By Onuttom Narayan (UCSC)
Under the name of UCPath, the University of California will move to a single payroll and HR system for all campuses and medical centers “that meets the core needs of each location while capturing the efficiencies, improved data and cost-savings associated with unified systems.”
Unfortunately, one of the likely consequences of this will be a new “tax” on faculty research grants. This is because one aspect of the new system is the introduction of “Composite Benefit Rates” (CBR), where employees are divided into a small number of groups, and the benefits charged to the budget for each employee are based on the average cost for their group instead of the actual cost of their benefits. If all salaries were being paid from state funds, this would be a harmless accounting change. But this is not the case, and as the CBR Steering Committee's final recommendation admits, there will be winners and losers.
Most notably, for faculty members who are academic-year employees, funding sources (e.g. research grants) that pay their summer salary will be charged for benefits at the same rate as for academic year salary. At present, the summer benefit rate is much less (except at UC Davis which has already implemented CBR), because there are few additional benefits associated with summer salary: medical insurance coverage is already provided for the whole year for academic year employees and therefore there is no additional employer contribution for the summer; summer salary is not covered compensation for UCRP, so there is no employer contribution to UCRP for summer salary (there is a small contribution to a defined benefit plan that is included in current summer benefit rates). Because of these, for every
dollar in faculty summer salary from a research grant, currently the University only charges the grant an extra 10-14 cents for benefits. Under the new model, the same grant will be charged the 30-35% academic year benefit rate, i.e. approximately 20 to 25 cents more without any increase in benefit expense to UC. (1) With indirect costs (overhead) charged for the benefits, the new “tax” becomes 30 to 35 cents on the dollar. Summer salary from other sources, such as from summer teaching, will be affected in the same way: the funding source will have to allocate more money for benefits, but it is only for research grants that the faculty will have to figure out where to find the money.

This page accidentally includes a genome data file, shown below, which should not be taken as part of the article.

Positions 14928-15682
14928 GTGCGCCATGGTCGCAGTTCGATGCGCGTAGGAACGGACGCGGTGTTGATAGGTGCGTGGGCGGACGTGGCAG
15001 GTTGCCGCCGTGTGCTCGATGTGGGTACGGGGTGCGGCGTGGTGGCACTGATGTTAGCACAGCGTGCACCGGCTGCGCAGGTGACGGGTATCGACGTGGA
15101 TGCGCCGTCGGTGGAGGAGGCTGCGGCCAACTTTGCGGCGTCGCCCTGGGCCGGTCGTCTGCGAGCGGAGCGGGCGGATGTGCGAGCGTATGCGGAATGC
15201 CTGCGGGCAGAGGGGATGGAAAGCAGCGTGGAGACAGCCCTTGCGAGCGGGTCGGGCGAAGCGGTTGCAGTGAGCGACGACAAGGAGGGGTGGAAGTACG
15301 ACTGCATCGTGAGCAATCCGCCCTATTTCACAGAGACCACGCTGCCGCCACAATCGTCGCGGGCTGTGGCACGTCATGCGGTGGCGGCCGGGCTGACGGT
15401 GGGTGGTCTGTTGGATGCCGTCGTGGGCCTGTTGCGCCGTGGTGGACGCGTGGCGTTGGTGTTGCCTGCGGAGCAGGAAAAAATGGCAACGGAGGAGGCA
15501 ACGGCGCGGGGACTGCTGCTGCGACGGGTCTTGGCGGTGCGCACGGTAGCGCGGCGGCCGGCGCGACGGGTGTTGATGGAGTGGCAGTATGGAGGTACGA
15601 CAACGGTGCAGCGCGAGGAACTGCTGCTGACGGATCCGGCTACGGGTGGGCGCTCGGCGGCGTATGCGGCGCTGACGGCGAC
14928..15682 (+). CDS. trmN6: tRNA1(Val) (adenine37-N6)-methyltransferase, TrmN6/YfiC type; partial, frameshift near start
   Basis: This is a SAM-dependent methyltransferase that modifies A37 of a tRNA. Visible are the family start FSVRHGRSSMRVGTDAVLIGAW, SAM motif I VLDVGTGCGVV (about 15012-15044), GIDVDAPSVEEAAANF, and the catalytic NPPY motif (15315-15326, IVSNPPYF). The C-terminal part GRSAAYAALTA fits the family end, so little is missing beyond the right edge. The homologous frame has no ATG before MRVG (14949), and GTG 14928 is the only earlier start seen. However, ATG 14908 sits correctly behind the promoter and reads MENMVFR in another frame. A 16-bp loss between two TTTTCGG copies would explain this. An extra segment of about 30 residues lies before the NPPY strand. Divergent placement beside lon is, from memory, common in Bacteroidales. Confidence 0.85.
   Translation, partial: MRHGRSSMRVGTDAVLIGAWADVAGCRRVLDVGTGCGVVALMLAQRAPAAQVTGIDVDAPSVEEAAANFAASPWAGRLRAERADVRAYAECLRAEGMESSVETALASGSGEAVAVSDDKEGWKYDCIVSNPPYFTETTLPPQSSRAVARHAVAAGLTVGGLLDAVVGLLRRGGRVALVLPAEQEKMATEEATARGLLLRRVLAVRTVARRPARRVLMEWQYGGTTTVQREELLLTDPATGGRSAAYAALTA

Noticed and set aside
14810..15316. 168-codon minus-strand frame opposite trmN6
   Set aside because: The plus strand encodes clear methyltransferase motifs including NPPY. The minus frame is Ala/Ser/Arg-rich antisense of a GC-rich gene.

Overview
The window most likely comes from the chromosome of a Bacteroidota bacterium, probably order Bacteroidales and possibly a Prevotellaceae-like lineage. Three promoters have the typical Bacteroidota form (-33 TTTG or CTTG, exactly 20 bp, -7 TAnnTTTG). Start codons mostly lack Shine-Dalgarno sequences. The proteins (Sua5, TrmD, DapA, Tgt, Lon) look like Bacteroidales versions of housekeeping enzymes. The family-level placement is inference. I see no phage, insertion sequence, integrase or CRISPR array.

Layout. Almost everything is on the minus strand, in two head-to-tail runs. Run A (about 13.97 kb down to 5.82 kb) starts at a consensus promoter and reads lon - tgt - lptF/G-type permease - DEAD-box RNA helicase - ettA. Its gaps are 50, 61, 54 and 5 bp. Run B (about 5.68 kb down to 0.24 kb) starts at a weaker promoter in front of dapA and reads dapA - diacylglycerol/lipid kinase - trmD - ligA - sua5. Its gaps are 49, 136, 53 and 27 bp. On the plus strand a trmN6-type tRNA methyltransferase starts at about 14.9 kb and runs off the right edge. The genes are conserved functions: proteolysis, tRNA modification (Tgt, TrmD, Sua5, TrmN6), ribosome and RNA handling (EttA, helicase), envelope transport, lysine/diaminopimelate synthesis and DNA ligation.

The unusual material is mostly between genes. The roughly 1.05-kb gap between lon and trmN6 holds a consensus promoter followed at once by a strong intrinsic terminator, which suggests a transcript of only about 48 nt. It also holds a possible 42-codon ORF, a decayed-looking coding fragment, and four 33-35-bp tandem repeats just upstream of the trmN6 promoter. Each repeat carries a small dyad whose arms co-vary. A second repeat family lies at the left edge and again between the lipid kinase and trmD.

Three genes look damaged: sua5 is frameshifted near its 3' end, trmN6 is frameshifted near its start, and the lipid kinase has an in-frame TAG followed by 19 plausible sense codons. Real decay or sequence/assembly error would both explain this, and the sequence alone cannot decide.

The implementation of the system, which was originally scheduled for this year, will happen with very little warning. Faculty members with current research grants will face the choice of reducing their summer salary or reducing support for graduate students or post-docs.
The CBR Steering Committee euphemistically describes the inclusion of faculty summer salaries as “a topic of interest during this project by many constituents.” This is another way of saying that committees of the Academic Senate strongly resisted this plan, were initially told that this would not happen (and even, at some point, that no benefits would be charged for summer salaries) before discovering at the last minute that the Steering Committee's recommendation had changed. When this issue is raised by the Senate, senior management complains that UC receives far less indirect cost than do private universities—an issue that has nothing to do with benefit costs and is an indirect confession that the plan all along has been to squeeze extra funds from faculty grants.
The change is claimed to be driven by the Division of Consumer Affairs (DCA) of the federal government, with which universities negotiate the charges they levy on research grants. In December 2012, the University Committee on Planning and Budget (UCPB) of the Academic Senate was told that UC representatives – including the Chair of the Academic Senate – had met with DCA and found them receptive to separate benefit rates for summer salaries. In February 2012, UCPB was told that in subsequent meetings with UC representatives – this time without Senate members – DCA eventually decided that the University would have to charge either the same benefit rates for summer and academic-year faculty salaries, or charge no benefits for summer salaries. Nothing in between was permissible, including a rate that would approximate actual charges, and the University eventually decided that charging nothing for summer benefits was unaffordable. At present, the University calculates benefits individually for each employee, a process that the CBR Steering Committee describes as equivalent to “hundreds of thousands” of benefit rates. No explanation was given why federal agencies would, when presented with a proposal to reduce these to a handful of rates, insist on a further reduction that would eliminate a separate summer salary rate, a reduction which would cost federal agencies more than what UC proposed!
Apparently the UC Berkeley administration has gone to DCA to request that Berkeley be allowed to set a separate summer benefit rate. If this is successful, it is possible that other campuses will follow suit. Otherwise, the faculty at large will learn about the new system when a fresh bite is taken out of their research grants.
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